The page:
Osho’s sentences (the real ones) and Westerners’ Karma

According to a report commissioned by Petit BamBou, one in five Italians meditates regularly. An interesting contact between West and East has been going on for years, from Osho’s phrases – the real ones, not those of Federico Palmaroli – to the song that won the 67th Sanremo Festival: Occidentali’s Karma

At the end of 2020 a report which analyzed the link between the Italians and the meditation. The year is not accidental, marked by the quarantine and all the problems that have arisen from it. So much so that someone goes further to report mental health as sanitary emergency. In short, a difficult period for many people, especially if we add war to the pandemic (in this regard, I would like to point out an article by Fabio Mini published on Daily fact of 31 March 2022).

From Osho’s phrases to meditation

Premise: this short article does not in any way want to talk about Eastern philosophy in depth, but not even in a broad sense to tell the truth. Rather, it is a reflection in a pop key on those snapshots of the East that the West has decided to take. First of all, I was interested in the oriental vision of things, which also takes on a certain, so to speak, exotic charm. And so, starting from Osho’s phrases up to meditation, I tried to bring new thoughts to my identity.

Start meditating

As of today, there are many apps that try to teach you the practice of meditation. Not only that, many YouTube videos and Spotify podcasts also take up the same challenge. As far as I’m concerned, I approached meditation almost by accident, under the advice of a friend. Like everything, it’s not easy to concentrate at first and it’s also difficult to grasp the true meaning of what you’re doing. With a little patience, however, you can reach those moments that are also a part of ours psychology western defines of “mindfulness”. This term refers to a state of extreme self-awareness in the present moment and its origins are to be found in the Buddhist philosophy.

Western Bestsellers of Eastern Thoughts

I guess most of you are familiar with “The Secret,” that famous early 2000s documentary based on the book of the same name written by Rhonda Byrne. In that film also appears Joe Vitale, author of many bestsellers on self-help and more generally on Zen thought- one of the most famous is “Zero Limits”, a book that talks about a traditional Hawaiian forgiveness technique, the ho’oponopono. Naturally, the authors and books cited here are only a quick introduction to this recent genre of books. You will certainly have gone to the bookstore and come across this section halfway between mental well-being and oriental culture. So we are not talking about any spiritual niche but about a line of practices and thoughts that has found many adherents here in the West over the years.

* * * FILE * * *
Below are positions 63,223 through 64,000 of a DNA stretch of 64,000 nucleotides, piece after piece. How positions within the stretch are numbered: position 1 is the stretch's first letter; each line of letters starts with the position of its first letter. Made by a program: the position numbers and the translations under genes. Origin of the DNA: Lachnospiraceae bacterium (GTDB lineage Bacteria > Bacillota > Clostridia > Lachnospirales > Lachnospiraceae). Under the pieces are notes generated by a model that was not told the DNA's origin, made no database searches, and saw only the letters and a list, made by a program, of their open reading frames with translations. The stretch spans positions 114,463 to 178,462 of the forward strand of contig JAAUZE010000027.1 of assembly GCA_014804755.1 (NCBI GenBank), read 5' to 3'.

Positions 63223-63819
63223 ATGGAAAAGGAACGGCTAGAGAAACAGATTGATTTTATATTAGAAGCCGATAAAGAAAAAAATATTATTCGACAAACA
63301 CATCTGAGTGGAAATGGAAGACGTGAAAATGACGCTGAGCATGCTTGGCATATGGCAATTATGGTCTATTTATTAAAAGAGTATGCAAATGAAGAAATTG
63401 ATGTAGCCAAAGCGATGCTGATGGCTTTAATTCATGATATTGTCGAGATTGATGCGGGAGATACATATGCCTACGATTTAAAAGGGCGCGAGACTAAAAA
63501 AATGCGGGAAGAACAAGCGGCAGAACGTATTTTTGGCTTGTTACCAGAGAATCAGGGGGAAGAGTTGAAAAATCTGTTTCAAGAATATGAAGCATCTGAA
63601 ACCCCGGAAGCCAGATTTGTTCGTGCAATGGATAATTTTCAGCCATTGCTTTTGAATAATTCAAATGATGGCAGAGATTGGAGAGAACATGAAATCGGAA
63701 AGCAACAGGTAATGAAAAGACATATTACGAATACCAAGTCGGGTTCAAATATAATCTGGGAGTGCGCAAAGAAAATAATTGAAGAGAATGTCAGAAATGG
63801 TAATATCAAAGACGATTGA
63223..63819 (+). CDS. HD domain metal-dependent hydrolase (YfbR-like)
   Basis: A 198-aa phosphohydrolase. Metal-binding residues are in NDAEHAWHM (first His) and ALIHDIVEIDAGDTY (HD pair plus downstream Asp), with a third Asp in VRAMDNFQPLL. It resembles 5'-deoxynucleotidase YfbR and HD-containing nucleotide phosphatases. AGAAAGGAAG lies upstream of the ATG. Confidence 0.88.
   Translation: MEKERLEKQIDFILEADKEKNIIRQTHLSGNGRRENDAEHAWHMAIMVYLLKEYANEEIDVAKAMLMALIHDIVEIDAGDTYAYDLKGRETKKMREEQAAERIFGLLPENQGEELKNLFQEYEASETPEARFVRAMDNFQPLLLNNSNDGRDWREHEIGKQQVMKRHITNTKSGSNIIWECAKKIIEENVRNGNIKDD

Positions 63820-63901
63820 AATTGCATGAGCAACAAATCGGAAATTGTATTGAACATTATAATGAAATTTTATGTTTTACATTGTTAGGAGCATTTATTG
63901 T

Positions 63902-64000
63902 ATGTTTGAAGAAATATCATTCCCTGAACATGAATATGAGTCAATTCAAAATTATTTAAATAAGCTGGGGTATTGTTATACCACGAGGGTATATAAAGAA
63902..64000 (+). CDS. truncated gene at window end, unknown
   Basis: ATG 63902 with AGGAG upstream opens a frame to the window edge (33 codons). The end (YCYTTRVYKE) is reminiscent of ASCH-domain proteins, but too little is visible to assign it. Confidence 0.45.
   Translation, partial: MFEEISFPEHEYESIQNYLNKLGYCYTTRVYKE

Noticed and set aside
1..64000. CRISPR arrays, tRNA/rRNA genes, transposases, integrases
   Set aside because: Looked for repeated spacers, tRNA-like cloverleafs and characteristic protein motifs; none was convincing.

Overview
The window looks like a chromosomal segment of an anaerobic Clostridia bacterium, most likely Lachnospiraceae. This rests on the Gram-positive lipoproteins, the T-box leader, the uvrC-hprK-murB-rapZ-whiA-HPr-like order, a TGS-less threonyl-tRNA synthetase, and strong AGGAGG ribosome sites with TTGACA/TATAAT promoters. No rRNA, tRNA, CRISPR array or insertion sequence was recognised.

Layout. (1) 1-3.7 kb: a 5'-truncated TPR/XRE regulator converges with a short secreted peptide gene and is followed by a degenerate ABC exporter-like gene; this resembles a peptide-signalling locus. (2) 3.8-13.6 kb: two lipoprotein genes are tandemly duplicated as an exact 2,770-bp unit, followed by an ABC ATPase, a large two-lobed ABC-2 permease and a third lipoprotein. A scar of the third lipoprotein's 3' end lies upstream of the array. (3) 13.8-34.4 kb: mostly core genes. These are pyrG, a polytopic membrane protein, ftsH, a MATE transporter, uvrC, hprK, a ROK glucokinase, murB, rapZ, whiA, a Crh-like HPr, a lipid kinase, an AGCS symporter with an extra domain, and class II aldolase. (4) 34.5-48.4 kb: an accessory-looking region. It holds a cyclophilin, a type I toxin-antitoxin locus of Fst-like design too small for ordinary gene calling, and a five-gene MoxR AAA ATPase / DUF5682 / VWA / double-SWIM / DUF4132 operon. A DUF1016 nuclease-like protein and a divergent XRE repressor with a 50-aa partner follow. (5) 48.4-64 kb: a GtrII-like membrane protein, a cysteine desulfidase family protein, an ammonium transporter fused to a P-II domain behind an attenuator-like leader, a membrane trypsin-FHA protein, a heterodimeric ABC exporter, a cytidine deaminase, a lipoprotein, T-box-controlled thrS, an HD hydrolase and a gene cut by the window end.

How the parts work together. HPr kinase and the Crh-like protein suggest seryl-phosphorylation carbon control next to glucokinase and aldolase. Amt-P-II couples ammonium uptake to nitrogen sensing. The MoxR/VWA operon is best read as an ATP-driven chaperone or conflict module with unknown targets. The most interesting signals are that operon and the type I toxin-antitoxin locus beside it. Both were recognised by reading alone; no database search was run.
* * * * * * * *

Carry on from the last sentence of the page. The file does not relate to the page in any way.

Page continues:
I contact a psychology student and ask her a few questions about the relationship between Western psychology and the Eastern practices mentioned earlier, this is the summary of what we said.

What could be the bridges between Western psychology and meditation, as well as mindfulness?

Psychotherapy can be helped by meditation, sharing some points with it. For example, the basic concept of ho’oponopono is the child within us, a view also present in psychoanalysis: human beings must take care of themselves and of the child within them. Meditation, when done wisely, can relieve stress and anxiety in mild cases.

Doesn’t talking about self-help risk underestimating the importance of a psychotherapeutic journey?

Yes, it’s partly a risk. It is therefore necessary to distinguish people according to the seriousness of the needs that lead them to meditate. It could happen, alas, that presumed spiritual awakenings are actually signs of the onset of a psychosis. Or that thoughts of positive attraction can lead to real delusions of omnipotence. In short, we need to be careful.

Meditation is self-awareness in a world affected by an infodemic. How to teach this need to carve out a space for yourself?

Every person should learn to stay with themselves, in order not to face life as if it were an uncontrollable flow. Unfortunately, this enormous flow of information in which we are immersed only generates more anxiety for the future, as well as partially distorting our perception of reality. Psychoanalysis provides tools for getting to know each other, but on a daily level it is very difficult to transmit such habits. It is more probable that this occurs following a rupture of the person in a given moment of her life, and it is there that a psychoanalytic journey could begin.

Summing up, we can conclude by saying that meditation is certainly a positive practice, but certainly not a substitute for psychotherapy, which remains the most credible choice for serious mental health problems. Meditation also helps to carve out that space for ourselves that we need, especially in such a noisy world.

Matthew Petrillo

Print this article

Osho’s sentences (the real ones) and Westerners’ Karma- with an interview with a psychology student